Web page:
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Enrich your marketing automations - Part 1

May 18 · Issue #24 · View online
DataDiary by InnerTrends
Enrich your marketing automations - Part 1
Marketing-wise, you now have tons of data at your fingertips to take your marketing campaigns to the next level. But are you making the best of it?
When it comes to using data in marketing automations, my best advice for you is to:

  • use all the data that is available to you to enrich user profiles,
  • use enriched data in creating new segments, and
  • personalize your marketing campaigns to the max for each segment.
At InnerTrends we work with 4 strategies when it comes to marketing automation. In this issue I shall discuss the first two, and come back with the other two in the following issue.
1. Label your leads, users and customers
It takes no feat of imagination to figure out that, nowadays, if you leave your email address on a site, you will receive a ton of emails related to that subject until the user cycle is finished.
For instance, if you download an ebook, you will automatically be put on an emailing list and you will receive other emails related to other ebooks, until they run out of ebooks to advertise for :)
These are event driven marketing automations. Almost everyone uses them and there is nothing wrong with it! But are companies making the best of the info they have on their users?
In my experience, I have seen 2 types of mistakes that can be easily addressed:

  • Companies either include all the users on the same list and deal with them the same, regardless of the customer life cycle stage they are in (leads / sign-ups / paying customers / clients with churn risk etc.). For instance, they send everyone in the list the same email or newsletter. But what’s the point of getting emails about how to finish onboarding if you’ve already finished it?
  • Or… companies use the info they have on their users only for the stage they are in, but they don’t record it anywhere in the system. So this data is not available for later usage. Say a client downloads an ebook and then reaches the onboarding step. The information that he previously downloaded an ebook is used only at that particular stage, to advertise for other ebooks, but it is then lost in the system. That piece of info will not be available later on during onboarding.

So here’s what we suggest: use labels.
Labels are essential to creating user profiles and to better understanding client behavior.  
You should label users everytime:

  • you discover any piece of context about them (first time user or recurring user; user belongs to a big company; user is from the USA etc.)
  • they perform mission critical actions your site (e.g.: client downloaded ebook, client finished onboarding, client contacted live chat while checking the prices, client spent a lot of time on the pricing page etc.) and
  • they enter a new customer life cycle stage related to your product (leads / sign-ups / paying customers / clients with churn risk etc.).

And this is where the value of these labels lies: they help you connect all the missing dots about a client, and create a comprehensive user profile.
Armed with this info, you won’t fall into the trap of pitching your product to a user who is already a paying customer or spamming everyone with irrelevant emails.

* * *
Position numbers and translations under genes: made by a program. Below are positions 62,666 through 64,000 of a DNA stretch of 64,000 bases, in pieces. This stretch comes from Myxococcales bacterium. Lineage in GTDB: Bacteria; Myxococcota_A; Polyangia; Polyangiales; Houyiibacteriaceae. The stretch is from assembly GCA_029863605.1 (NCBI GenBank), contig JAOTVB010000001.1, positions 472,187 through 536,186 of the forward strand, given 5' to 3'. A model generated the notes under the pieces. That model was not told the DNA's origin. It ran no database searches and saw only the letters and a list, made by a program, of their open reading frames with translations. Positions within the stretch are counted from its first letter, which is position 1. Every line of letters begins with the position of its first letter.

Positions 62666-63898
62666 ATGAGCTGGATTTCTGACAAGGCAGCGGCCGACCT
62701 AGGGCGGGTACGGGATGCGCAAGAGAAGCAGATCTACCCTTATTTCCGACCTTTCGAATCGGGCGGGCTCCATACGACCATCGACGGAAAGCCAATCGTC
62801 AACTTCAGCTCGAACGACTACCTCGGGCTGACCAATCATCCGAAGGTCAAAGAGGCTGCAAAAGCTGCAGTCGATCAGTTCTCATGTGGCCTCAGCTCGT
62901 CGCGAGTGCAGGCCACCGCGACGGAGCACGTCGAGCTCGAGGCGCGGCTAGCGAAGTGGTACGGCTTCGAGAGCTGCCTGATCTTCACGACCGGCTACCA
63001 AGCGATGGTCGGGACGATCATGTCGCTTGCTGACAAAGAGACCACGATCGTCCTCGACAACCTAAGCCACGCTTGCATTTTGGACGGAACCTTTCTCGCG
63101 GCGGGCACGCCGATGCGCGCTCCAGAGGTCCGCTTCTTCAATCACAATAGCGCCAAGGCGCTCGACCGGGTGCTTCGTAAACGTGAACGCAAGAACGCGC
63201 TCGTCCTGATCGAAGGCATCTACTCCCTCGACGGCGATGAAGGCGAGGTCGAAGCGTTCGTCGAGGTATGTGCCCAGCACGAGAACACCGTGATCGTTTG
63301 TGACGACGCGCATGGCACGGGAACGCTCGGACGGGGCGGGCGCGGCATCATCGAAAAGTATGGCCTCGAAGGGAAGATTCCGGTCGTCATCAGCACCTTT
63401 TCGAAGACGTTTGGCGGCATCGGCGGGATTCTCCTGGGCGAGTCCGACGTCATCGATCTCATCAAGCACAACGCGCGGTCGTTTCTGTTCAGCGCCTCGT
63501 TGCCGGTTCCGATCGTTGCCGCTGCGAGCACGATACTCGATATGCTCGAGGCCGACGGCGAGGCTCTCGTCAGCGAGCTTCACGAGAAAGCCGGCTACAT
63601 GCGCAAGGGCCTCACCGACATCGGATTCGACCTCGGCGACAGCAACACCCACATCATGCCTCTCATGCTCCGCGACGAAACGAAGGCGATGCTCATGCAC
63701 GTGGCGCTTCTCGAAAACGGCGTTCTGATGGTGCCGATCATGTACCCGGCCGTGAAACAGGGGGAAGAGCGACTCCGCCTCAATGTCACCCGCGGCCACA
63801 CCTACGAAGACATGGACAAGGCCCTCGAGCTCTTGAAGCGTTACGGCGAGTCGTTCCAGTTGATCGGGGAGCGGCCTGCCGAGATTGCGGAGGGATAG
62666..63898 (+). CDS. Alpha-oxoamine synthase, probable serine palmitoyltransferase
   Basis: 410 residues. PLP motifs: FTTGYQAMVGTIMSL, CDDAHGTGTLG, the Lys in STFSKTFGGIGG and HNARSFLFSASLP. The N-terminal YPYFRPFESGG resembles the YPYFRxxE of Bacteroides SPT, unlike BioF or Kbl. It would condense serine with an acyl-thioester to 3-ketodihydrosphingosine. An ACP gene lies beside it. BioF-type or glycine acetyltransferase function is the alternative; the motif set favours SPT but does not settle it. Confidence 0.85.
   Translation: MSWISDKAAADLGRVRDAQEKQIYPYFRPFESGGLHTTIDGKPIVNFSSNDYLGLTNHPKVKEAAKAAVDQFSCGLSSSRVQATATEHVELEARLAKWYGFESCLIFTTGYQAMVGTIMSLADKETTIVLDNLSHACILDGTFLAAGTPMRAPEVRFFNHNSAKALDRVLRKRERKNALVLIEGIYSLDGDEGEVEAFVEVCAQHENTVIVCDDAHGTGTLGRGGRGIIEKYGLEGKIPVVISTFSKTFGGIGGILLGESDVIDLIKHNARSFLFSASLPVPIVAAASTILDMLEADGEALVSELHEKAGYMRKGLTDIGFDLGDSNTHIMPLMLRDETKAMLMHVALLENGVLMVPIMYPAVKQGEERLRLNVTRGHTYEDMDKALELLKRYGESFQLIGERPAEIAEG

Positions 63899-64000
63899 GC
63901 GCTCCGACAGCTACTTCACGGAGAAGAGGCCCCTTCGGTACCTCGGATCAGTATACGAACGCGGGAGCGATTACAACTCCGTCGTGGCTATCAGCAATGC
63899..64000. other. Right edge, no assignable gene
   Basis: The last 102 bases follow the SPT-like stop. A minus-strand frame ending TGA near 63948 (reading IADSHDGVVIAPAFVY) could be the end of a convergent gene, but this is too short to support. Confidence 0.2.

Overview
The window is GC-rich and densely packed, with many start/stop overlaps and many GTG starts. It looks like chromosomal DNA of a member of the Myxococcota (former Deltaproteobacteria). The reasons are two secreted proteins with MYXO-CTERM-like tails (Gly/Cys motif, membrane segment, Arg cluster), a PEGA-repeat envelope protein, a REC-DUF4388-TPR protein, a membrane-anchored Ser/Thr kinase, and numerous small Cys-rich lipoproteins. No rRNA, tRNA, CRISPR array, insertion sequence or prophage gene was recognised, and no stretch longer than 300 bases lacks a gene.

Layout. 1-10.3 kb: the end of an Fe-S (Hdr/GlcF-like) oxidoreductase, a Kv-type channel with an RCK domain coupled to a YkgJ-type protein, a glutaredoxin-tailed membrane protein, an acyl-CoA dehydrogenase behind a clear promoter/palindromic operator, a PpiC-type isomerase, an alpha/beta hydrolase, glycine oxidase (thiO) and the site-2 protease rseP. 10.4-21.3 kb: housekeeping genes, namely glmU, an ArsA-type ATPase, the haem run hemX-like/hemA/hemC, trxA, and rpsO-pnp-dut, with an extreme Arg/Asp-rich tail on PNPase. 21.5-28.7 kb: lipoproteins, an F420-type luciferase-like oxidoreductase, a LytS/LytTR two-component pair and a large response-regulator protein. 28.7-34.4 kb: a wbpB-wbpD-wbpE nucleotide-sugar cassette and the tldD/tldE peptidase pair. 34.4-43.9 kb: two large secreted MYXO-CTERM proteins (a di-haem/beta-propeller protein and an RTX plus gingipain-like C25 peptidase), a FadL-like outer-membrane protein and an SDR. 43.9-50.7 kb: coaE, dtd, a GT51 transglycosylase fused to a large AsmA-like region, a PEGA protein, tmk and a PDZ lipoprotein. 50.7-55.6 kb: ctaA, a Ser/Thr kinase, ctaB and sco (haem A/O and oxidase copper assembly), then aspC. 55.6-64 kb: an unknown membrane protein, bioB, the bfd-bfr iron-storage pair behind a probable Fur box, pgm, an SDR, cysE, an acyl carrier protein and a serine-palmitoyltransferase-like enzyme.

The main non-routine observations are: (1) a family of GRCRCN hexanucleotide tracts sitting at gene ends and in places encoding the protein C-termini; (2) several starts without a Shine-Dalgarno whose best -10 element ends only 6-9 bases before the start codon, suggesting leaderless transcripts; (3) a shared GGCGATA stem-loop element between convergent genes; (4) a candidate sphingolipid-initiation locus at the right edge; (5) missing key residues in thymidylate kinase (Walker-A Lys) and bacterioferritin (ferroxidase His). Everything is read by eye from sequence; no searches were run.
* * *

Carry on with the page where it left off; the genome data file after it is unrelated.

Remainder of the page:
On the contrary, you will be able to approach each user according to their needs.
For example, if you are trying to sell a new product feature to your users, you should pitch it differently for someone who’s just trying out your product, as opposed to someone who’s making full use of all the features, or someone who’s about to churn. 
So, if you are sending a newsletter announcing this new feature, make sure that at least the intro is adapted to the various user categories you have got, if not the entire message. It makes, sense, doesn’t it?
So, once you’ve gathered all this info about your users, split them into categories and then segment any marketing campaign by adapting and personalizing the message for each user category. 

2. Use behavior predictions to your advantage
Another angle that you should definitely look at when personalizing your marketing campaigns is your client’s next move.
We work with two types of client behavior predictions:

  • user conversion predictions, and
  • churn predictions

For instance, you can generate a marketing campaign especially dedicated to the users who have finished the onboarding but have a small chance of conversion. One of the best incentives in this case would be a big discount, as this is often the main reason holding them back from converting.
On the contrary, for the users with a high chance of conversion money is probably not an issue, so, to help you close the deal faster, you can send them success stories that would allow them to get quick wins from your product.
For the ones with a high churn risk you could opt for an informative email, educating them on the product features they haven’t used yet. Including other clients’ reviews on those features might open their eyes and see something about your product that they haven’t seen before.
As for those who have a low churn risk, they could be asked for a review that you can later on use to your advantage. You could also ask them to invite their friends to try your app.

In our next issue we’ll talk about the impact of user scores on your marketing campaigns, and why you should limit as much as possible the communication related to your product between your users and third parties.
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